Addressing MPs in the Commons, Home Secretary James Cleverly announced police officers will be automatically suspended in future if charged with certain criminal offences.

“There will be a presumption for dismissal for any officer found to have committed gross misconduct.

“I can announce today that there will also be an automatic suspension of police officers charged with certain criminal offences.”

Here is a timeline of events concerning the former police officer:

  • 2002: Couzens joins the Kent Special Constabulary.

  • 2015: Kent Police allegedly fail to investigate an indecent exposure incident linked to Couzens.

  • September 2018: Couzens transfers to the Metropolitan Police Service (MPS), from the Civil Nuclear Constabulary (CNC) where he had worked since 2011.

  • 2019: Couzens and his wife buy a small area of woodland off Fridd Lane in Ashford, Kent.

  • February 2019: The PC joins a response team covering the Bromley area of south London, having initially served in a Safer Neighbourhood Team.

  • February 2020: He moves to the Parliamentary and Diplomatic Protection Command to patrol diplomatic premises, mainly embassies.

  • November 13, 2020: He steps out of a woodland area in Deal, Kent, naked and masturbates as a woman cycles past.

  • February 14 and 27, 2021: Couzens exposes himself to two female staff members at a drive-through fast food restaurant in Kent. He used his own credit card to pay and was driving his own car.

  • February 28, 2021: Couzens books a white Vauxhall Astra from a car hire firm in Dover, Kent, using his personal details and bank card.

  • March 2, 2021: 7pm: Couzens starts a 12-hour shift at his base in West Brompton, west London.

  • March 3, 2021: Then-Met Pc Samantha Lee goes to the fast food restaurant but does not trace Couzens’ car, despite the restaurant manager claiming his registration number is visible in CCTV footage. She is later sacked and barred from working as a police officer.Later that evening Couzens uses his status as a police officer to trick Ms Everard into thinking she can be arrested for breaking lockdown rules in place at the time. After murdering her, Couzens hides her body in woodland near Ashford in Kent.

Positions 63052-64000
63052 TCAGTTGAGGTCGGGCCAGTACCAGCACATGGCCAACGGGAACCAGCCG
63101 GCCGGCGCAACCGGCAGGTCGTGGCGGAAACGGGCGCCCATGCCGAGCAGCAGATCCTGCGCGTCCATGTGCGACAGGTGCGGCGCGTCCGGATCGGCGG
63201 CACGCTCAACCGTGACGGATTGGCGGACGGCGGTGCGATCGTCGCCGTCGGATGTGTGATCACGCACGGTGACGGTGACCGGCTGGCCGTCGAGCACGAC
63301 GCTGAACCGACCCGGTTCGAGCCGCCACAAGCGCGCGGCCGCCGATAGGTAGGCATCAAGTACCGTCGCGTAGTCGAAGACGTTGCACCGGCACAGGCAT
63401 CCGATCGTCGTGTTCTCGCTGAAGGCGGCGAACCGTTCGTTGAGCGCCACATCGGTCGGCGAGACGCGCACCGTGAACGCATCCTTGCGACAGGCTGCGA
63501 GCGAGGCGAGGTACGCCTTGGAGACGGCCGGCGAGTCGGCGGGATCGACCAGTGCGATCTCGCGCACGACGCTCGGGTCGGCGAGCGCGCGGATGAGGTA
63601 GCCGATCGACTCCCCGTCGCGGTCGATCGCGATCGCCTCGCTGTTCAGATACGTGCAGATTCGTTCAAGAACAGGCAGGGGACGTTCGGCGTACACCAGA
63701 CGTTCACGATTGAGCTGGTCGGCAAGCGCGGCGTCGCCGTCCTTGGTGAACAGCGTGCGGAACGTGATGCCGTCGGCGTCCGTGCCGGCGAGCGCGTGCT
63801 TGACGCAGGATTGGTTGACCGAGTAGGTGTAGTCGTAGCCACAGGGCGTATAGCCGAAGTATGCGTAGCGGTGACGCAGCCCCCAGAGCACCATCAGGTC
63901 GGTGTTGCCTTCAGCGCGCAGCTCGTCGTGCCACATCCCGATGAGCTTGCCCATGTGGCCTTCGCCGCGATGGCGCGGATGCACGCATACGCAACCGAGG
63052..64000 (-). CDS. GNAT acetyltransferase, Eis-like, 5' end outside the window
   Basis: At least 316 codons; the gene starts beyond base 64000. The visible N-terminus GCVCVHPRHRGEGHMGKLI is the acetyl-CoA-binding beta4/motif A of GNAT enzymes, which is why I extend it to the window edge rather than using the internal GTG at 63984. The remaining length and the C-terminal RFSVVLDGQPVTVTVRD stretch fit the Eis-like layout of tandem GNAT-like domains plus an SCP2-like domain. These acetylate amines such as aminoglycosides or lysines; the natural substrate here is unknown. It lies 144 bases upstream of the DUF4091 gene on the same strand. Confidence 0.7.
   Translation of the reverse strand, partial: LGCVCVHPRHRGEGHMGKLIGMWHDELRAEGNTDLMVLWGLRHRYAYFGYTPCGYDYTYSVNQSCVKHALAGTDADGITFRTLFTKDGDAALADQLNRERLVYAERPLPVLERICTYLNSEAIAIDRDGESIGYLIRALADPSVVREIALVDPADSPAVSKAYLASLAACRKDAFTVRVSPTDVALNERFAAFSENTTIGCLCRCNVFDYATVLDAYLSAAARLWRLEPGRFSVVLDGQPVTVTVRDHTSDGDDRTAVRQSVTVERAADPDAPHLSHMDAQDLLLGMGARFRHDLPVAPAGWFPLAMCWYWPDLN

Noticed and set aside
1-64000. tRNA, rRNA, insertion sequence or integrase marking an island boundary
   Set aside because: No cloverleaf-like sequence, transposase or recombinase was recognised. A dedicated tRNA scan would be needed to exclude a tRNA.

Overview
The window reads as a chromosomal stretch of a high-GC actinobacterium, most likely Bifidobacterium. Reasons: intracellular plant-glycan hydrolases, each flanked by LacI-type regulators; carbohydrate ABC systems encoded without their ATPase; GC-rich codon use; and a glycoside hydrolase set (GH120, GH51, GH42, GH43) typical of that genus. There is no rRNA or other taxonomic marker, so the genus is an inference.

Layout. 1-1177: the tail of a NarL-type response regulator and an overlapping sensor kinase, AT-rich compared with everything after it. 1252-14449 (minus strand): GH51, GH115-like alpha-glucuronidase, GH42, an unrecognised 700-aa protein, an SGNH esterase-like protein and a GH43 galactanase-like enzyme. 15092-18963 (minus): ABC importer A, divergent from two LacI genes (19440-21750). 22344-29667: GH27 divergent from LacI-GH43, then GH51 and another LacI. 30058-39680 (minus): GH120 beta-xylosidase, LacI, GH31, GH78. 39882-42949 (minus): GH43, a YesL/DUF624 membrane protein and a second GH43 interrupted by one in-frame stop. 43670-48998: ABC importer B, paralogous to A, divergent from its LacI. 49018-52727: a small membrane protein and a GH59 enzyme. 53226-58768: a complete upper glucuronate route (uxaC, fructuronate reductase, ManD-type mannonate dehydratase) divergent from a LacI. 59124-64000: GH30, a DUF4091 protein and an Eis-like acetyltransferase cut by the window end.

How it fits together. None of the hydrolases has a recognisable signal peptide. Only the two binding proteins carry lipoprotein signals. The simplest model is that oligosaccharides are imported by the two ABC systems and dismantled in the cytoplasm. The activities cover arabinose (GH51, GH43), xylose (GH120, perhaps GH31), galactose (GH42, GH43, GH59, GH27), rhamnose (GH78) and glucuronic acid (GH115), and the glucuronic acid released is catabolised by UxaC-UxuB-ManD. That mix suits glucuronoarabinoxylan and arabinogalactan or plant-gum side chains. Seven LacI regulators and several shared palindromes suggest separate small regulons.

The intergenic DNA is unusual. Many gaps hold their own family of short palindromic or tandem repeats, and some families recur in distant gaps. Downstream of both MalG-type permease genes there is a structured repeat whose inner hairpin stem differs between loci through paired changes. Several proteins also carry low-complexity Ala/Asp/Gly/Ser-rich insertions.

Sarah Everard was walking home from a friends house near Clapham Common when Couzens kidnapped her. Credit: Family handout/PA
  • March 9, 2021: Couzen’s phone is wiped of all data about 40 minutes before he is arrested on suspicion of murder. In a brief interview, he tells a false story about being threatened by an Eastern European gang.

  • July 9, 2021: Couzens pleads guilty to murder when he appears at the Old Bailey by video link from Belmarsh high security jail.

  • September 30 2021: Couzens receives a whole life order when he is sentenced, with Lord Justice Fulford justifying the punishment because the murderer’s use of his position as a police officer to detain Ms Everard was the “vital factor”.

  • October 2021: Couzens applies for leave to appeal against his sentence.

  • November 2021: The Home Office establishes an independent inquiry led by Dame Elish Angiolini to look at Ms Everard’s murder, with the first part focusing on Couzens and whether any potential risks or red flags were missed during his time in the police.

  • March 2022: Couzens is charged with four counts of indecent exposure over alleged incidents in January and February 2021.

  • July 2022: The Court of Appeal rejects his appeal against his sentence.

  • February 13, 2023: Couzens pleads guilty to three counts of indecent exposure in Kent between November 2020 and February 2021.

  • March 6, 2023: He is sentenced to 19 months for the offences, although he is already serving a whole life jail term for Ms Everard’s murder and will never be released.

  • March 21, 2023: The Casey Review, commissioned by the Met in the wake of Ms Everard’s murder, finds that the force is institutionally racist, homophobic and misogynist, and that there may be more officers like Couzens and rapist David Carrick in its ranks.

  • May 2023: Watchdog the Independent Office for Police Conduct calls for a national system to ensure all forces are told about criminal allegations made against serving officers, in light of the indecent exposure accusations against Couzens.

  • February 29, 2024: A report on the first part of the Angiolini Inquiry, looking at incidents during his career and whether red flags were missed, is published.